>           rather than using box-sizing
>   tantek: from a web dev or implementor perspective?
>   dbaron: from a web developer perspective
>   <TabAtkins> scroll-snap-coordinate: none | [ <position> <box>? ]#
>   astearns: there's value in both
>   tantek: it makes sense for some developers
>   florian: how does this work with fragmentation
>   florian: if the elements that define the snap point have been fragmented
>            by a fragmentainer inside the scroller, what happens?
>   TabAtkins: would be defined by the definition of the reference box
> <br type="coffee">
>   <tantek> I've gotten feedback from numerous developers who think
>            box-sizing:border-box is the way the CSS box model should
>            have been from day 1.
>   <tantek> new developers too - that have no memory of the old IE box model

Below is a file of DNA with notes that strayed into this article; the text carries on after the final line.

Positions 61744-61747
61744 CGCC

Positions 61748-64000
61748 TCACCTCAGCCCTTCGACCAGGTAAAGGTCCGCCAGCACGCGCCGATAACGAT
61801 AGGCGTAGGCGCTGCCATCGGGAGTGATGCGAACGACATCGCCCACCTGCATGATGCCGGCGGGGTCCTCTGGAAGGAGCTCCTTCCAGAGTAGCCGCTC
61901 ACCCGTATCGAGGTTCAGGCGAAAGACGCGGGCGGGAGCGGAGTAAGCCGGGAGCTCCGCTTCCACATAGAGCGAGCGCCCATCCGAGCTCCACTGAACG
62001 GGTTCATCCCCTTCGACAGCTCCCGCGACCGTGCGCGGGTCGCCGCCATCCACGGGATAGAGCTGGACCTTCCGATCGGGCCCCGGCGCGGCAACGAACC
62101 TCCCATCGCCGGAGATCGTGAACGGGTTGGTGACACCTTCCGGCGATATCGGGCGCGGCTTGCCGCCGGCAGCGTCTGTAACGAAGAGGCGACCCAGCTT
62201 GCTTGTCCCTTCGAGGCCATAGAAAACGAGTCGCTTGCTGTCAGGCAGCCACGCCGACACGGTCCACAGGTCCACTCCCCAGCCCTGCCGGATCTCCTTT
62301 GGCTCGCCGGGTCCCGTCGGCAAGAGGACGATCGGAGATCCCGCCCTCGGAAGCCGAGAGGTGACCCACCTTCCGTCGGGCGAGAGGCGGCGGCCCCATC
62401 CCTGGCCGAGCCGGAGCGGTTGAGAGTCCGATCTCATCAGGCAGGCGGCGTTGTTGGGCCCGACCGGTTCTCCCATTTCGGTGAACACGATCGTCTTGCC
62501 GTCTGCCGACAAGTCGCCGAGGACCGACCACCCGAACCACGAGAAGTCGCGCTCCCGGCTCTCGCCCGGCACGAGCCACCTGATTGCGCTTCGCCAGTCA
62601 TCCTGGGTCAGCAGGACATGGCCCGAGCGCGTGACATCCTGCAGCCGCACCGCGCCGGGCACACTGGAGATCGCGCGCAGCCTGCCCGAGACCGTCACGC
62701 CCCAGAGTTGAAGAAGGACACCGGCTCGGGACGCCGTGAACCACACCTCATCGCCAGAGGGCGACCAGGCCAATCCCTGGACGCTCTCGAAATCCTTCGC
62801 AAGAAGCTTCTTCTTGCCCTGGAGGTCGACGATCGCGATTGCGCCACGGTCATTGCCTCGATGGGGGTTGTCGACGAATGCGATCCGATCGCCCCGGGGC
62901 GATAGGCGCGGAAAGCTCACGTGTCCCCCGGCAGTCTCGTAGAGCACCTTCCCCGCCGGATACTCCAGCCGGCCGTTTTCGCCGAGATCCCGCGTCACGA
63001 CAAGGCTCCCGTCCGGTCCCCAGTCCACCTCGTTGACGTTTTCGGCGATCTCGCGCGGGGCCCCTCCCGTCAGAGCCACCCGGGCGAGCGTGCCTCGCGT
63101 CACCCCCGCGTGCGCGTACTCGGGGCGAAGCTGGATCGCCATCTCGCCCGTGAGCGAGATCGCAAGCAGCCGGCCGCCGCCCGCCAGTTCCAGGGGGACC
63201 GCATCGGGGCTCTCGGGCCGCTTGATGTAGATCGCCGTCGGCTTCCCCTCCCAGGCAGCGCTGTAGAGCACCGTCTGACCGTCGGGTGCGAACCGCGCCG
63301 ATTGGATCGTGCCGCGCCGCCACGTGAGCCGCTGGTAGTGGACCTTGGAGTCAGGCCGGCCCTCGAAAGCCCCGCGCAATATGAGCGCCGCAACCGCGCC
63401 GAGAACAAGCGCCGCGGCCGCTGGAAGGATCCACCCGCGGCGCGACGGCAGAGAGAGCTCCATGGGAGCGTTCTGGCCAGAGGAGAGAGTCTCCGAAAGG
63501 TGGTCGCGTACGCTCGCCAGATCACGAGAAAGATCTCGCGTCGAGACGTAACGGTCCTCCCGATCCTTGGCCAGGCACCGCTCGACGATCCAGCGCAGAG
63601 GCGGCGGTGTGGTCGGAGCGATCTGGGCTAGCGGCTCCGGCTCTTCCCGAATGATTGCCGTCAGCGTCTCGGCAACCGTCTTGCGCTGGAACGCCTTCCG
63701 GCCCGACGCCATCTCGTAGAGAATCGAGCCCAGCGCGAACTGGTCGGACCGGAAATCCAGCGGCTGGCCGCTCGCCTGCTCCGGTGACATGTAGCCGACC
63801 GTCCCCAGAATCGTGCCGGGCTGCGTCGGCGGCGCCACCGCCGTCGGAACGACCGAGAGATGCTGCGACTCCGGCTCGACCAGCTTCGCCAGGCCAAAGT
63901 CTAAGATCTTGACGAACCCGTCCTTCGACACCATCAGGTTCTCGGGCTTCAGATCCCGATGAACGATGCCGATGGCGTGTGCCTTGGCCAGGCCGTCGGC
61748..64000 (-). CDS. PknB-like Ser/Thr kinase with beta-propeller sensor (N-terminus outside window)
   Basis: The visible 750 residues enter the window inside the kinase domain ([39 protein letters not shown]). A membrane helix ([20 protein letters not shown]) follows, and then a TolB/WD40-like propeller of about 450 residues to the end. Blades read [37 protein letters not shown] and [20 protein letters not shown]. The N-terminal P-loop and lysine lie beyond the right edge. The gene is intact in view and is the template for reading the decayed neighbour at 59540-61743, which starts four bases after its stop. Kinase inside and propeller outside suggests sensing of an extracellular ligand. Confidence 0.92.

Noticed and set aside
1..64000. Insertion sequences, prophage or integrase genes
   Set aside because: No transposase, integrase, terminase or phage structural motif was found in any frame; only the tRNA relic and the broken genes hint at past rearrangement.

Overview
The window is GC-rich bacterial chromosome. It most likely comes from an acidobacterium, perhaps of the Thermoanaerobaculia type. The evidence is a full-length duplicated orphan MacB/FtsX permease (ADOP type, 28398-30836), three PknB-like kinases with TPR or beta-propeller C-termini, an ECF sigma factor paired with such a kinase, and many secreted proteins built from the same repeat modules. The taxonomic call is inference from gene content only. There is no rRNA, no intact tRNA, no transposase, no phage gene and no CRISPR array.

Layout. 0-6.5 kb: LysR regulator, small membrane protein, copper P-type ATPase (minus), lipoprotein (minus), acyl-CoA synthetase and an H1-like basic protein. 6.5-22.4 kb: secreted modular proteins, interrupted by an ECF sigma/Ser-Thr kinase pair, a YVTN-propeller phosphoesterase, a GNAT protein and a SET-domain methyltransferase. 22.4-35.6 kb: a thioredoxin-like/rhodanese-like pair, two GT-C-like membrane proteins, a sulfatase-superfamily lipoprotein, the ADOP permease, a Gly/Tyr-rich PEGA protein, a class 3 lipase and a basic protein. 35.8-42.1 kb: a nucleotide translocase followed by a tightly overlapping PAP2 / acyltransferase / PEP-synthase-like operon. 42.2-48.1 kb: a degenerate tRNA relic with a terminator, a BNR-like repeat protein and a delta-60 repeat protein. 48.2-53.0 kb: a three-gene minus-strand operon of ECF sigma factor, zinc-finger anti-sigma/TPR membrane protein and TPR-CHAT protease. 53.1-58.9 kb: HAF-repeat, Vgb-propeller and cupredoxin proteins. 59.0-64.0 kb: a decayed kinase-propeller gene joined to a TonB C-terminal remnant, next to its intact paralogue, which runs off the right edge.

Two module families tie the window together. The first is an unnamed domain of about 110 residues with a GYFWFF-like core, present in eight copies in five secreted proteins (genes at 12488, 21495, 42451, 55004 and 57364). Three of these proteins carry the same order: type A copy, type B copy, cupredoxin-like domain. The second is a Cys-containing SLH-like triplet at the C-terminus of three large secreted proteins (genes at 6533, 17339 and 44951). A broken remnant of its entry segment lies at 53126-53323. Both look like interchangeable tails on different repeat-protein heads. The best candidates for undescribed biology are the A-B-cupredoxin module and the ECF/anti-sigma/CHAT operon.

>   <fantasai> tantek: I agree with them, too. It's just too late to fix now
>   <tantek> fantasai - obviously we're not going to fix it now, but
>            "box-sizing" is a pretty decent workaround
>   <tantek> whereas per-property-value hacks would be a huge pain in the a**
>   [fantasai thinks the right solution to this is not to use border-box
>    for future things that would find it unnatural, not to tie everything
>    to box-sizing]
> </br>
> Bikeshed Spec Processor
> -----------------------
>   [logistical discussion]
>   TabAtkins talks about bikeshed.py
>   <tantek> smfr, re: bikeshed, I started this wiki page too:
>            http://wiki.csswg.org/tools/bikeshed
>   TabAtkins: please file bikeshed.py issues on the github tracker
>   plinss: bikeshed gets spec data from Shepherd
>   <tantek> please feel free to add requests for documentation to the wiki
>            page too
>   plinss: you can tell bikeshed to update your local data
> Snap Points (continued)
> -----------------------
>   Rossen: would like to publish first public working draft. Have 8 points
>           to address before we publish
>   ChrisL: how many of those points require discussion
>   Rossen: will add issues for things like 2D panning. Some editorial things
>           (camel case)